Thomas has overcome a number of critics to become a very possible major success story in the NBA. As I said, I still think he would have done best to stay one more year at UW, but perhaps taking the hard road and making it is more his style. I think he thrives in ‘me against the world’ scenarios and coming up behind Jimmer Freddette in Sacramento as the last pick of the draft is just about tailor made for that credo. Last Monday sacbee.com talked about not only Thomas being a better fit at the point than Freddette, but moving Tyreke Evans to combo guard because of “IT” running the team better, according to coach Keith Smart.
“He’s developing and doing a great job with his game. We’re moving the ball very well and the point of attack has been a little more secure with him playing there. I needed a director on the floor and he’s been that. Two games of doing this, we’ve been close in both games and so the progress for him is very, very well for him and I’m proud of what he’s doing. And he’s given me what I needed, a lead guy on the floor to kind of direct and put people in the right spots but also be a vocal guy.”
Last Tuesday Thomas scored 24 points against Miami in a loss, including a third quarter where he tied the team record for 3-pointers in a quarter with five and scored 20. Isaiah was more concerned about the loss in the post game interview on YouTube. On Thursday montlakemadness.com compared Thomas’ season favorably with NBA flavor the moment Jeremy Lin. Thomas led UW as a freshman, much like what Wroten has done this season, in 2008-09 with back court mate Justin Dentmon. Dentmon had a lesser but promising freshman year successfully playing a solid role alongside Roy and future pro Bobby Jones. The out right Pac-10 title in Dentmon’s senior year was according to Romar, the highlight of his tenure at UW, but Justin struggled in the two years in between.
“JD” has, like Isaiah, looked failure in the face and said, ‘is that all you got’, even to a greater degree than Thomas. Dentmon has not been able to make it to the NBA, as he is not as unique a talent as â€œITâ€, but in the heart category there are a lot of similarities. Dentmon continues to out work the competition, a trait that Isaiah shares and as fate will have it, his dream of the NBA may be in the cards. After an unsuccessful try out with New Orleans in “fall” camp in December, Dentmon has set the D-League on fire once again and as the movie trailers for Charles Bronson â€œDeath Wishâ€ series of action movies in the 70’s stated in previews “This time it’s personal”. On Saturday Dentmon scored 15 points in the D-League all-star game, as he was an important facilitator in the West team’s win. Justin is averaging 23 points per game, five assists and four boards so far this NBDL season.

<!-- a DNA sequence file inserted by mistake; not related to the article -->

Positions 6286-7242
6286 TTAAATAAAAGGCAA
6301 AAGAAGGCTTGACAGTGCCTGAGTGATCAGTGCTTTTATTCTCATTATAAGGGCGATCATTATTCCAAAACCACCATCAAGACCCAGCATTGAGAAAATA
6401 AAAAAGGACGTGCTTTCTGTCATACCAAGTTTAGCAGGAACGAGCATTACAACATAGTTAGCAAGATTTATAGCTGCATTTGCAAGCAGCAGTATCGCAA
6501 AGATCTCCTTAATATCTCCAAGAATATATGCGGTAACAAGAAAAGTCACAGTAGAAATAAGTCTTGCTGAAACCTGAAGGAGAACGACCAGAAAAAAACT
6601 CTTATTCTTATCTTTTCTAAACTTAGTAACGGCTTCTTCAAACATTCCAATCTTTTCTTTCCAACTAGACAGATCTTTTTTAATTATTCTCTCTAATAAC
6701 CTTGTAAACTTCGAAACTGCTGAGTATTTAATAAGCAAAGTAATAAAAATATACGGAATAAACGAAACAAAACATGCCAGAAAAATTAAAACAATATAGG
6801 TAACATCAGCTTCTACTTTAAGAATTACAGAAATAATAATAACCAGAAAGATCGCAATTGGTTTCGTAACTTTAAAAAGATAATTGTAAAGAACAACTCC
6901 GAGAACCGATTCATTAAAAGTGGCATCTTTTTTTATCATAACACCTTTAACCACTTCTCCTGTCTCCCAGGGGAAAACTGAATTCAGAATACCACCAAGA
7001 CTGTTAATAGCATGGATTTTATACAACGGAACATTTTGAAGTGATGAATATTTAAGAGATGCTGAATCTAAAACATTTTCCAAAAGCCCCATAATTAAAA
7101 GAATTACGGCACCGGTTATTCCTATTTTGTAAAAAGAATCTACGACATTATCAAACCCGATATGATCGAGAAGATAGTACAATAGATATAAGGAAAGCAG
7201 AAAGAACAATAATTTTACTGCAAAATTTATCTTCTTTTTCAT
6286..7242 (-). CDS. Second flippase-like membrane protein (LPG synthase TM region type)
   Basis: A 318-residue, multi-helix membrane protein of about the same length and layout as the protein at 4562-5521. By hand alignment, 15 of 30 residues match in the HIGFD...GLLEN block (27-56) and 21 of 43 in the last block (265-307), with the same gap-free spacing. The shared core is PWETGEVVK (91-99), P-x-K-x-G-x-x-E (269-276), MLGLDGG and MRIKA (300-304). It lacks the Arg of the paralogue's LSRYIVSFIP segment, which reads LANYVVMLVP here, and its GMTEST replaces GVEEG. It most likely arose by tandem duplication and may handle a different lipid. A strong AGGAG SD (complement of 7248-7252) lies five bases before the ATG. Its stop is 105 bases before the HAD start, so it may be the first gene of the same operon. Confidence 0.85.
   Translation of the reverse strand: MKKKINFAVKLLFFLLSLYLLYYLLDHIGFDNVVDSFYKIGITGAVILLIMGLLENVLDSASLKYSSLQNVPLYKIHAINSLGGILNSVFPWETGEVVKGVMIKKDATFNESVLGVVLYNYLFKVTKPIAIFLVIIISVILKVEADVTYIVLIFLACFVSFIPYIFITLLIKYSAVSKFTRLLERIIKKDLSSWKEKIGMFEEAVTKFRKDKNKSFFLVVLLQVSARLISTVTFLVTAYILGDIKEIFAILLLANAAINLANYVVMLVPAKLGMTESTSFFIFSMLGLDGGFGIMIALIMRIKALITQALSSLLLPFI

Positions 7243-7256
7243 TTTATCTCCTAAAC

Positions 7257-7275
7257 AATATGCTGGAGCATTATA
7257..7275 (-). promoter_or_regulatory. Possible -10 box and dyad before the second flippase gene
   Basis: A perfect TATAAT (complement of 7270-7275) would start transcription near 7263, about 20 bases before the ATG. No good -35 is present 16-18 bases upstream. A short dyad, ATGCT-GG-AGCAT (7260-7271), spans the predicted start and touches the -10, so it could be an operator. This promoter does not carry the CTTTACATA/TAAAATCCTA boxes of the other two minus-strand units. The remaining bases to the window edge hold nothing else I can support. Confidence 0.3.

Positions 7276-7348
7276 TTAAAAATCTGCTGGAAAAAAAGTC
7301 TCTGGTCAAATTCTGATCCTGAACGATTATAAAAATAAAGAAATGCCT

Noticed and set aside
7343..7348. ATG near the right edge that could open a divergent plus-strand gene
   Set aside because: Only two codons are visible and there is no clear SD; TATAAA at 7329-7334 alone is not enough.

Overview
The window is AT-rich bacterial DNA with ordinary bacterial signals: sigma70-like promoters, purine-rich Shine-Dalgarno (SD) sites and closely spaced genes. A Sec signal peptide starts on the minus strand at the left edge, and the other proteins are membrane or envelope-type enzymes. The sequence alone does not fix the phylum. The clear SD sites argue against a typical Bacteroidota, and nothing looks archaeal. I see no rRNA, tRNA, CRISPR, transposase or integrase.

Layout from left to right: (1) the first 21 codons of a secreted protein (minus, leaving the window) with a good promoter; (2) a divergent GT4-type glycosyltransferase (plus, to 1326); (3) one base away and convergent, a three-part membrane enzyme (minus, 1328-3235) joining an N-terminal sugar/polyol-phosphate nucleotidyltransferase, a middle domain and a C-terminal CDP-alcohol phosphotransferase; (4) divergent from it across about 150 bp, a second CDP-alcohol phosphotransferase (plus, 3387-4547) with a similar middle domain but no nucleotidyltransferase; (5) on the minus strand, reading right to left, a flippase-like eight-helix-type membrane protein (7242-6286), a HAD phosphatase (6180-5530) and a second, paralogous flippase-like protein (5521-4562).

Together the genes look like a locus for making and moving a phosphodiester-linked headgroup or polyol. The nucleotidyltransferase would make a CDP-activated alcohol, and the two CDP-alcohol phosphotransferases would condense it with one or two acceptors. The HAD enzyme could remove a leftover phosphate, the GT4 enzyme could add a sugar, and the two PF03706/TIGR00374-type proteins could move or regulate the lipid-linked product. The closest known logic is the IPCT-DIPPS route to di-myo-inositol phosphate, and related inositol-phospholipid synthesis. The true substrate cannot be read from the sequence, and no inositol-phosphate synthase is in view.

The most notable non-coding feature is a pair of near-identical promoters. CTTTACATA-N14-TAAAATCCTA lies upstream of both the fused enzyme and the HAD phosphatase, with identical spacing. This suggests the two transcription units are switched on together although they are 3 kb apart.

Things have not gone as well for former Husky signee Charles Garcia, who after being selected for the D-League All-Star team himself, failed a drug test. The word is though that Garcia is likely to make decent money in Europe, but it makes one wonder what two years at UW could have produced. Perhaps Romar could have succeeded, where others including former UW assistant Cameron Dollar have not in reaching “Chuck” and getting him to take the game of life seriously. What Romar has done with Wroten and Thomas, who many felt were potential out of control ego characters is a testament to Romar’s unique abilities.
Life is not full of second chances, but Lorenzo has been able to help guys get on the right track. He’s lost a few, like Doug Wrenn, who went from All Pac-10 to off the team in one season under Lorenzo (not to mention the tragedy of Venoy Overton’s senior season), but his successes have far surpassed the disappointments. The passing of former Dawg Greg Jack puts a lot of things in focus. Jack was the next great player from coach Ed Pepple’s elite Mercer Island program that had just sent Steve and Jeff (Spencer’s dad) Hawes to UW in the early 70’s. Jack was a solid role player on teams that featured much bigger names at UW like future 19 year NBA pro and 3-time ring winner with Detroit and Chicago James Edwards. Where Jack excelled at UW (and at MI where he logged a 4.0 GPA) was in the classroom.
In an obituary from the Seattle Times on Tuesday, Percy Allen talked about Greg’s 20-year battle in a wheel chair with MS. Somehow thoughts of whether Ross and Wroten stick around or not become pretty insignificant, when you think of the
legacy of Greg Jack. To live a life in a wheel chair and still raise a family and work as an ophthalmologist, makes the kind of challenges that any of the players that I have covered in this article (let alone ever) seem like a wide open layup.
(Jason McCleary of leftcoastrecruiting.com contributed to this post)